This structure from the 1850s is typical of Chinese construction and was probably built
by the Chinese people. Its lack of windows made it suitable for use as a gambling house. In 1871,
Yee Fung & Co. obtained the deed to the building. This was most likely the same Dr. Yee
Fung Cheung connected with the Chew Kee Store. Dr. Herbert Yee has remarked that his
great-grandfather, Yee Fung Cheung, loved to gamble and often visited the gambling
house across the street. Other accounts of Yee Fung Cheung indicate he was a player
of the popular Chinese game of Majhong. This was most likely one of the games played
in the Gambling Hall.
In July of 2003 the Fiddletown Preservation Society received a grant from the State of California for $203,000, a little less than half of the cost of restoring the Chinese Store and the Gambling Hall. In February of 2008 FPS received an additional grant from the State of California for $208,000. With the addition of over $50,000 raised locally, we were able to begin the construction phase in June of 2008. In April of 2006 FPS awarded a contract to Garavaglia Architects in San Francisco to do the architectural plans for the work. The plans were completed in June 2007. The construction was completed in December of 2008. FPS is currently in the process of planning the next steps in the path to opening the Gambling Hall as a museum.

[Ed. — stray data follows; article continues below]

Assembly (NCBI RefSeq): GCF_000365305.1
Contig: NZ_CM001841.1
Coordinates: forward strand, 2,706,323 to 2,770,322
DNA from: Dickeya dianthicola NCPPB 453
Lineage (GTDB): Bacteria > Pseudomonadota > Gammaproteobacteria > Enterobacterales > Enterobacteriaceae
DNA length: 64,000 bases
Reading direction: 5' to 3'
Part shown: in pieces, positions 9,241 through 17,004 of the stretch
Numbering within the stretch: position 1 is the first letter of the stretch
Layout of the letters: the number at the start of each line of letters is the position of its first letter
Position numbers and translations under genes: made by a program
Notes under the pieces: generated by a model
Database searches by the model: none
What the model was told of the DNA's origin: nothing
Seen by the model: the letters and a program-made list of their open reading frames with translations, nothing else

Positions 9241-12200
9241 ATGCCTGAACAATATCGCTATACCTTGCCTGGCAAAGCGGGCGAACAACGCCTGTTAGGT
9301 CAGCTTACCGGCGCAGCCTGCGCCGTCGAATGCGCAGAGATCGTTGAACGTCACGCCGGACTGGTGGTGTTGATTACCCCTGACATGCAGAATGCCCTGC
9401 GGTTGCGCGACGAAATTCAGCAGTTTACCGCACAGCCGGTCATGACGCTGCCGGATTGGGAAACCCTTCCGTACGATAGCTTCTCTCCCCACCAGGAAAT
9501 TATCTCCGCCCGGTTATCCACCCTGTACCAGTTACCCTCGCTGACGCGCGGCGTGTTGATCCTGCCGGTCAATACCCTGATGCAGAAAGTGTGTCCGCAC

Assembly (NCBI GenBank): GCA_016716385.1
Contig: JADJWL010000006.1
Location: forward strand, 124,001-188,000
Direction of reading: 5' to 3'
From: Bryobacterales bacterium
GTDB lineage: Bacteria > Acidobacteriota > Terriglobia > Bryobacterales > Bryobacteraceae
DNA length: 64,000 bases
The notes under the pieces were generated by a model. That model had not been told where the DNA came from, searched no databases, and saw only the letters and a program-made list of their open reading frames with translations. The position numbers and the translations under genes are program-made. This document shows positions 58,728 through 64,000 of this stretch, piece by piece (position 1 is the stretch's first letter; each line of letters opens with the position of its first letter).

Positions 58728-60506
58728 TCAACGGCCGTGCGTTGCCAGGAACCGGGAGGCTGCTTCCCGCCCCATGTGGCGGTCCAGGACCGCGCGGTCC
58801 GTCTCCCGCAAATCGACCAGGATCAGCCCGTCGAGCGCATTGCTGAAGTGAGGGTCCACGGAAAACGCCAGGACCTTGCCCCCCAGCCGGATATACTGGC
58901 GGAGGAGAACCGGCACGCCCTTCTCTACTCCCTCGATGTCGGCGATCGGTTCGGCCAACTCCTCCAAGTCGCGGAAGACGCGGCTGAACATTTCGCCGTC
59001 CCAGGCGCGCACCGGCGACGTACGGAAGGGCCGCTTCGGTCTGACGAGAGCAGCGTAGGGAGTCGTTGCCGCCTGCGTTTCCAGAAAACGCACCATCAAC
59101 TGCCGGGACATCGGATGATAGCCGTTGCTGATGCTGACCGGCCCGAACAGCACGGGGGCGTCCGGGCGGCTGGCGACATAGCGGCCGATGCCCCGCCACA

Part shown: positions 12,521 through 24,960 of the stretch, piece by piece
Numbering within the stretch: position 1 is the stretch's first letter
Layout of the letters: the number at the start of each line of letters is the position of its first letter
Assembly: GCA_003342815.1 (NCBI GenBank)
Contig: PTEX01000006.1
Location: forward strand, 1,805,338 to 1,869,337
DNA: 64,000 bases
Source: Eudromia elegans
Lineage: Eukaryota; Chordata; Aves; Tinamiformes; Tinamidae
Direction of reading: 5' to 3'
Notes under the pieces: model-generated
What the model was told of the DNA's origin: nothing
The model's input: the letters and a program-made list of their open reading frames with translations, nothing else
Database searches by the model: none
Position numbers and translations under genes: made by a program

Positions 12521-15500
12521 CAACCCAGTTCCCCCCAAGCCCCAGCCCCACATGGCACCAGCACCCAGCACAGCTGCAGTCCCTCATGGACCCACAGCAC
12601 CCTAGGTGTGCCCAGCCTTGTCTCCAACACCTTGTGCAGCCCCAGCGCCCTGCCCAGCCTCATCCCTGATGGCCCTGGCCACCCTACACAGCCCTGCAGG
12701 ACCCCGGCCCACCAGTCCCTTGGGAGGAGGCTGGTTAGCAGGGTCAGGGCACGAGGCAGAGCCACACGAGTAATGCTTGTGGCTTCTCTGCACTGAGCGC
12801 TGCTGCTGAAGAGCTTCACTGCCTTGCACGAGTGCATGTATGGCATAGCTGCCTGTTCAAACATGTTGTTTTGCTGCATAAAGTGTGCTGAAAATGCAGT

To make a donation or ask about the project you can contact us here.